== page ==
¶6 As a second cause of action, plaintiff alleges that the Secretary of State had theretofore attempted to determine the geographical center of Kay county and the distance by measurements from said center to the nearest corporate limits of the city of Newkirk as the same existed on the 21st day of January, 1907; and that on the 17th day of June, 1908, he made his certificate and attached thereto a plat of said county, a copy of which is filed with the petition as an exhibit thereto. As alleged in the petition, this certificate of the Secretary of State shows the geographical center of Kay county to be at a point which makes the nearest corporate limits of the city of Newkirk seventeen-hundredths of a mile more than six miles from said geographical center. Plaintiff alleges that afterwards the Secretary of State made another plat and certificate, by which the geographical center of said county is located at a point which makes the nearest corporate limits of the city of Newkirk 5.83 miles from said geographical center. Plaintiff alleges that the Secretary of State, in making said second plat and certificate, took into consideration, as a part of Kay county, the lands occupied by the government of the United States for the purpose of an industrial school, and generally known as the "Chilocco Industrial School Reservation," which has never been opened to settlement, and alleges that said reservation never became a part of the territory of Oklahoma, has never become and is not a part of the state or of Kay county, and prays that this court require, if necessary, the Secretary of State to determine again the geographical center of Kay county, and in doing so to exclude from the boundaries and body of said county the lands embraced in said reservation.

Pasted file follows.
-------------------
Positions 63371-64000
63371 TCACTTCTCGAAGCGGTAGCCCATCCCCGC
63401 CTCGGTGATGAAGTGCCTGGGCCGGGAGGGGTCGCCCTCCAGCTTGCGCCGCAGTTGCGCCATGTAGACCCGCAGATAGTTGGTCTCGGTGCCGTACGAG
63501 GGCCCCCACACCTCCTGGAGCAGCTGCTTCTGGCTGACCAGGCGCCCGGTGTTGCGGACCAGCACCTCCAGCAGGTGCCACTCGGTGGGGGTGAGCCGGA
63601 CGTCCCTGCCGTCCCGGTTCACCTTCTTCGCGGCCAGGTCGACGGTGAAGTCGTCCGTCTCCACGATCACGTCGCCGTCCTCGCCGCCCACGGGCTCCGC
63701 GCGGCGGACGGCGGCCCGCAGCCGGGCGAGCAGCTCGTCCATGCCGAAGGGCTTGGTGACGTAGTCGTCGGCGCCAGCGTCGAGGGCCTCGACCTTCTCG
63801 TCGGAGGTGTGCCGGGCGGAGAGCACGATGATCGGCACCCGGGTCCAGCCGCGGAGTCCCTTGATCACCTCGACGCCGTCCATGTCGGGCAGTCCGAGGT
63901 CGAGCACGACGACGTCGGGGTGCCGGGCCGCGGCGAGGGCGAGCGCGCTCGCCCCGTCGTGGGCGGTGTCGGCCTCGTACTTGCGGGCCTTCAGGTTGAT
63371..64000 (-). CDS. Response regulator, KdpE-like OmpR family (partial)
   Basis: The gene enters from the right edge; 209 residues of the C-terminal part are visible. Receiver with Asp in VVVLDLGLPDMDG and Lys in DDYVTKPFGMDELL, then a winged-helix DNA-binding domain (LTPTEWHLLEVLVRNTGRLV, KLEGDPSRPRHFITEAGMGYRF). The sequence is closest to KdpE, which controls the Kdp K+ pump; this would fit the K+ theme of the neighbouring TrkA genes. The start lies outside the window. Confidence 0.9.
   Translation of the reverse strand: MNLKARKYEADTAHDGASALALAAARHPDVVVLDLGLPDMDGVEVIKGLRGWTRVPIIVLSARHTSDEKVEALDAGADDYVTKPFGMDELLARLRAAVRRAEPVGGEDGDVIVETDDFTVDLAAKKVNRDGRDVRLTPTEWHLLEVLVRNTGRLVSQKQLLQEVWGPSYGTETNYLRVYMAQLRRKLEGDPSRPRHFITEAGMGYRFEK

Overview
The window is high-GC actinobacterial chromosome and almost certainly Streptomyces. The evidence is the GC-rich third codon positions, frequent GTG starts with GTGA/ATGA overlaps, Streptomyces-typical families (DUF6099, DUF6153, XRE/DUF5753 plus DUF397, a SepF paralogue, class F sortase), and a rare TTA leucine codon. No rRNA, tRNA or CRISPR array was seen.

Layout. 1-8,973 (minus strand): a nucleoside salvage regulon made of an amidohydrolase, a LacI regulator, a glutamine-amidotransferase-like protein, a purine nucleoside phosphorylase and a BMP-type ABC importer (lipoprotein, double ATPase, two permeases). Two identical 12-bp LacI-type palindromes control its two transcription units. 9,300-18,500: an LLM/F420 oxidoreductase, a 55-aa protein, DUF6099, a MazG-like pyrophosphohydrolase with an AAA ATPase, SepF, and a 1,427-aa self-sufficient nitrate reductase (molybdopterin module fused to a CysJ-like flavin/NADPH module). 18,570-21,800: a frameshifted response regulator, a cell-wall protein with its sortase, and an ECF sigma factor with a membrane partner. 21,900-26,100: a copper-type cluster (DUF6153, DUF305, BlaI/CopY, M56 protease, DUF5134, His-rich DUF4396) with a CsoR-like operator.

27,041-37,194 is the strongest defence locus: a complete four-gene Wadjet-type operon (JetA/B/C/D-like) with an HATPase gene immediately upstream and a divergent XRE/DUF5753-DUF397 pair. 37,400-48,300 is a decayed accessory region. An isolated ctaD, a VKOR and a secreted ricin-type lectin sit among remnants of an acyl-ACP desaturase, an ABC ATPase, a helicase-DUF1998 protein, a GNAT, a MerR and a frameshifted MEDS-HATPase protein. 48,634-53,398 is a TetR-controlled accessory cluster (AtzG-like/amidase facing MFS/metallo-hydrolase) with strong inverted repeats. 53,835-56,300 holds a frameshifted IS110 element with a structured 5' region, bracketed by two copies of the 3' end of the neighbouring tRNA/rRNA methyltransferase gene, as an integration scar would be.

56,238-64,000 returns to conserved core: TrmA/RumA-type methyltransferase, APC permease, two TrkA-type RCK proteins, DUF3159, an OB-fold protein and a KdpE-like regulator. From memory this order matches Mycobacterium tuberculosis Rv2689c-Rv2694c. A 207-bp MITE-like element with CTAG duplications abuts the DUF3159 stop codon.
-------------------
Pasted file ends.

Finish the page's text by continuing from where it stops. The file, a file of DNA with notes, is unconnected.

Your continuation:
¶7 To all that part of the petition alleging a second cause of action, a demurrer of the defendant was sustained. No written opinion at the time of sustaining the demurrer, setting forth the reasons upon which the court reached its conclusion, was prepared; but it was then announced that when judgment was finally rendered in the cause, the reasons upon which the court based its conclusion upon this question would be given in its final opinion.